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Suppression of Aeroelastic Instabilities in High Ratio Wing Structures Using Principal Component Analysis

Booth Id:

Engineering Mechanics


Finalist Names:
Ramesh, Krithik (School: Cherry Creek High School)

The aeronautical industry struggles to find a balance between making aircraft efficient and durable simultaneously, high-ratio wings are able to provide efficiency at the loss of structural integrity. Aircraft wings are vulnerable to fatigue at high speeds and turbulent conditions, these conditions lead to limit cycle oscillations and wing flutter putting stress on the structure of wing and decreasing aircraft efficiency. I designed a wing structure in conjunction with a machine learning algorithm that is optimized to predict turbulent conditions based off weather radar data from the cockpit and modify surface controls on the aircraft to proactively handle unfavorable regions of air. I simulated each wing in real-world scenarios and collected data on: dynamic pressure, turbulence intensity and length, sheer stress, and velocity for all three axes. By preventing aircraft from entering limit cycle oscillations or conditions where the wing starts to flex, it protects the structural integrity of the wing and improves aircraft performance. To simulate all flow tests, I used SolidWorks and SolidWorks Flow Simulation 2016. I 3D-Printed a wing, and created a functioning wing using a series of servo motors, altimeter/barometric/temperature sensor, and 9-axis gyroscope/magnetosphere/accelerometer sensor, and an Arduino board. The results showed that the time taken to overcome a limit cycle oscillation in the control group wing was 539 iterations compared to 166 iterations for the experimental machine learning wing. The data suggests the experimental wing and machine learning algorithm would prove effective in reducing the stress on wing structures and increase aircraft performance and efficiency.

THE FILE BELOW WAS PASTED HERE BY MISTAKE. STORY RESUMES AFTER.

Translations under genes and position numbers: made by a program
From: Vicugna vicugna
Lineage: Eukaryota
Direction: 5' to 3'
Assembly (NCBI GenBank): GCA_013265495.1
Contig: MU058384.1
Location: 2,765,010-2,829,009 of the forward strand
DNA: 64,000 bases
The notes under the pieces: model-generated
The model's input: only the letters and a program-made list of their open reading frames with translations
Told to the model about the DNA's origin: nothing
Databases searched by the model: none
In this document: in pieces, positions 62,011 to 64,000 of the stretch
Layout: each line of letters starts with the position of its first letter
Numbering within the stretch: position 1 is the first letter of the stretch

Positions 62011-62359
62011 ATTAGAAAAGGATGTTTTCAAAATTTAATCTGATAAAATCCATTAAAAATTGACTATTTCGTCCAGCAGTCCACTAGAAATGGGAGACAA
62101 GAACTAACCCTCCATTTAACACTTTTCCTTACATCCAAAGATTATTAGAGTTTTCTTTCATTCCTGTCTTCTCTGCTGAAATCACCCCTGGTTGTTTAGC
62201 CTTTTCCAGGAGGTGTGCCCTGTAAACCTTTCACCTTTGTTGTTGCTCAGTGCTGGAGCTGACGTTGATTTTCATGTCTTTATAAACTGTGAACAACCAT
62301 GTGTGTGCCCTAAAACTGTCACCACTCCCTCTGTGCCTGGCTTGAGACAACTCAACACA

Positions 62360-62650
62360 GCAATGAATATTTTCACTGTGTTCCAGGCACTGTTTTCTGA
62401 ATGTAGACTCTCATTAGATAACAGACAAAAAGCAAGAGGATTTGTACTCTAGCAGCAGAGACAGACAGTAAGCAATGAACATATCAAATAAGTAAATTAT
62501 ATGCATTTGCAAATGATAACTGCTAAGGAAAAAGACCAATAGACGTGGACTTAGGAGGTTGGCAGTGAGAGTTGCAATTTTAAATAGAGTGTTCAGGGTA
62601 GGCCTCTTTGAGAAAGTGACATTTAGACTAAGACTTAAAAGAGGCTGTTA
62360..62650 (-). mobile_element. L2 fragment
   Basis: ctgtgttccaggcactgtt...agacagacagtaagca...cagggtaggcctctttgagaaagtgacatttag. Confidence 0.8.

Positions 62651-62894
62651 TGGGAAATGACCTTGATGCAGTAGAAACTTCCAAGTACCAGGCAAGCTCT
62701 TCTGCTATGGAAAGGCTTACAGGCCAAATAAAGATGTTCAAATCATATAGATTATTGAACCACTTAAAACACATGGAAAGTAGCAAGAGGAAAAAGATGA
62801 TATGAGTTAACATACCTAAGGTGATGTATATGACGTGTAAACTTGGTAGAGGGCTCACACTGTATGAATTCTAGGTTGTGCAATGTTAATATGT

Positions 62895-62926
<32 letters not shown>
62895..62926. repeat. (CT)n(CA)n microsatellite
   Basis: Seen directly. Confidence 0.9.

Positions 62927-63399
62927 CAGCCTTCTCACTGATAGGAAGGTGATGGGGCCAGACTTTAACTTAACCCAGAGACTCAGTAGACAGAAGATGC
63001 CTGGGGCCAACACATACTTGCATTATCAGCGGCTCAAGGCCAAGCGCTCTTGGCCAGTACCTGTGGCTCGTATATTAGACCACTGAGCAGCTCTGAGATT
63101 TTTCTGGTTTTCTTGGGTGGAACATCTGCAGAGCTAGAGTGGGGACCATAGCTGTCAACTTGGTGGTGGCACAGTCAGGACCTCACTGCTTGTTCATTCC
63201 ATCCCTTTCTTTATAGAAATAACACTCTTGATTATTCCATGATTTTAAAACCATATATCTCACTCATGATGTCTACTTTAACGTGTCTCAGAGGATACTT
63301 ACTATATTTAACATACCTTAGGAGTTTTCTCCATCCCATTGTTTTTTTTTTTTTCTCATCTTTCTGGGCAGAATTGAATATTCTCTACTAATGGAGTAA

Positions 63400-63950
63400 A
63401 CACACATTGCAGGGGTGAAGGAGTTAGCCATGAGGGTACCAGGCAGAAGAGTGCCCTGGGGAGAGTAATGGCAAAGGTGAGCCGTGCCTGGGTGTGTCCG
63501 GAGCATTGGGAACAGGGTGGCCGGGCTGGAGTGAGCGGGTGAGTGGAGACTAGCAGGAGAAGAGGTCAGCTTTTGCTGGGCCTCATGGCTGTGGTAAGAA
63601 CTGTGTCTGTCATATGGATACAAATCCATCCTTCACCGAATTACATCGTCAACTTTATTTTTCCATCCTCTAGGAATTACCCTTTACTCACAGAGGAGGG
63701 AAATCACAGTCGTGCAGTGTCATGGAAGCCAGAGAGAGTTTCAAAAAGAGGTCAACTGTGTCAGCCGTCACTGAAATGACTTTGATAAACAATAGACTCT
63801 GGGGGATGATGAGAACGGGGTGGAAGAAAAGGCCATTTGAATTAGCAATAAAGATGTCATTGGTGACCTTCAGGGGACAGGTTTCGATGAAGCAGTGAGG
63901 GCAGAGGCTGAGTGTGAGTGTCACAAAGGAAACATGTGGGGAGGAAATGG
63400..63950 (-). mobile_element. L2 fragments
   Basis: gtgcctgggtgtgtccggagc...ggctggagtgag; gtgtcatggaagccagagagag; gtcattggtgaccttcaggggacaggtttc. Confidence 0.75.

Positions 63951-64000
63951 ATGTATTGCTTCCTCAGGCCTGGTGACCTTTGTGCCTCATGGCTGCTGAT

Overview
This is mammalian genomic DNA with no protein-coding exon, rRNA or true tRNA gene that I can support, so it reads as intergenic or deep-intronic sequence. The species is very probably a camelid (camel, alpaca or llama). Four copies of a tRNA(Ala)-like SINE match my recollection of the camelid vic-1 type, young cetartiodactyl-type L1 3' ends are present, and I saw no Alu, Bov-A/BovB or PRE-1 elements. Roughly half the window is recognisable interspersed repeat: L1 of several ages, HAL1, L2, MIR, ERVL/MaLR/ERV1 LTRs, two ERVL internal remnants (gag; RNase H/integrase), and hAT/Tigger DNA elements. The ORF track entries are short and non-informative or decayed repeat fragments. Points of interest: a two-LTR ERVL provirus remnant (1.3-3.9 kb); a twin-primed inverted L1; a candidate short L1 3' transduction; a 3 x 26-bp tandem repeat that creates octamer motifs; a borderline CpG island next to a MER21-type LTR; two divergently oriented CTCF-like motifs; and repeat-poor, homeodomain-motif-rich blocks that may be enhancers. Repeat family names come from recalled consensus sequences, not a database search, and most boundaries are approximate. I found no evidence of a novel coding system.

Awards Won:
First Award of $3,000